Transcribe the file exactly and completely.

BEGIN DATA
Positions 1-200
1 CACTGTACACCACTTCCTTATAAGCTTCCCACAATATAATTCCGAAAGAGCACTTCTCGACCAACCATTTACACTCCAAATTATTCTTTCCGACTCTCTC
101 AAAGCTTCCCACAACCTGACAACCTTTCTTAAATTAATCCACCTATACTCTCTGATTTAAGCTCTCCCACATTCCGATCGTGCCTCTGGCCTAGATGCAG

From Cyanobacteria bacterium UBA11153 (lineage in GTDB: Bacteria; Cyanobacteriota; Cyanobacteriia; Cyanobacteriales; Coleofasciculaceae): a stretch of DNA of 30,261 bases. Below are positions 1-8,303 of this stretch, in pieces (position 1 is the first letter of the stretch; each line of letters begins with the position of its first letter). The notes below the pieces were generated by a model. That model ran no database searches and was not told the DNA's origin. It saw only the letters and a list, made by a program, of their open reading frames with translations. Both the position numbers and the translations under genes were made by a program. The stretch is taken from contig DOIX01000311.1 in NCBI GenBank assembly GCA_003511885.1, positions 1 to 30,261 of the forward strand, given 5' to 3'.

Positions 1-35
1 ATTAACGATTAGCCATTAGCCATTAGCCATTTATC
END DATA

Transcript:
Positions 1-200
1 CACTGTACACCACTTCCTTATAAGCTTCCCACAATATAATTCCGAAAGAGCACTTCTCGACCAACCATTTACACTCCAAATTATTCTTTCCGACTCTCTC
101 AAAGCTTCCCACAACCTGACAACCTTTCTTAAATTAATCCACCTATACTCTCTGATTTAAGCTCTCCCACATTCCGATCGTGCCTCTGGCCTAGATGCAG

From Cyanobacteria bacterium UBA11153 (lineage in GTDB: Bacteria; Cyanobacteriota; Cyanobacteriia; Cyanobacteriales; Coleofasciculaceae): a stretch of DNA of 30,261 bases. Below are positions 1-8,303 of this stretch, in pieces (position 1 is the first letter of the stretch; each line of letters begins with the position of its first letter). The notes below the pieces were generated by a model. That model ran no database searches and was not told the DNA's origin. It saw only the letters and a list, made by a program, of their open reading frames with translations. Both the position numbers and the translations under genes were made by a program. The stretch is taken from contig DOIX01000311.1 in NCBI GenBank assembly GCA_003511885.1, positions 1 to 30,261 of the forward strand, given 5' to 3'.

Positions 1-35
1 ATTAACGATTAGCCATTAGCCATTAGCCATTTATC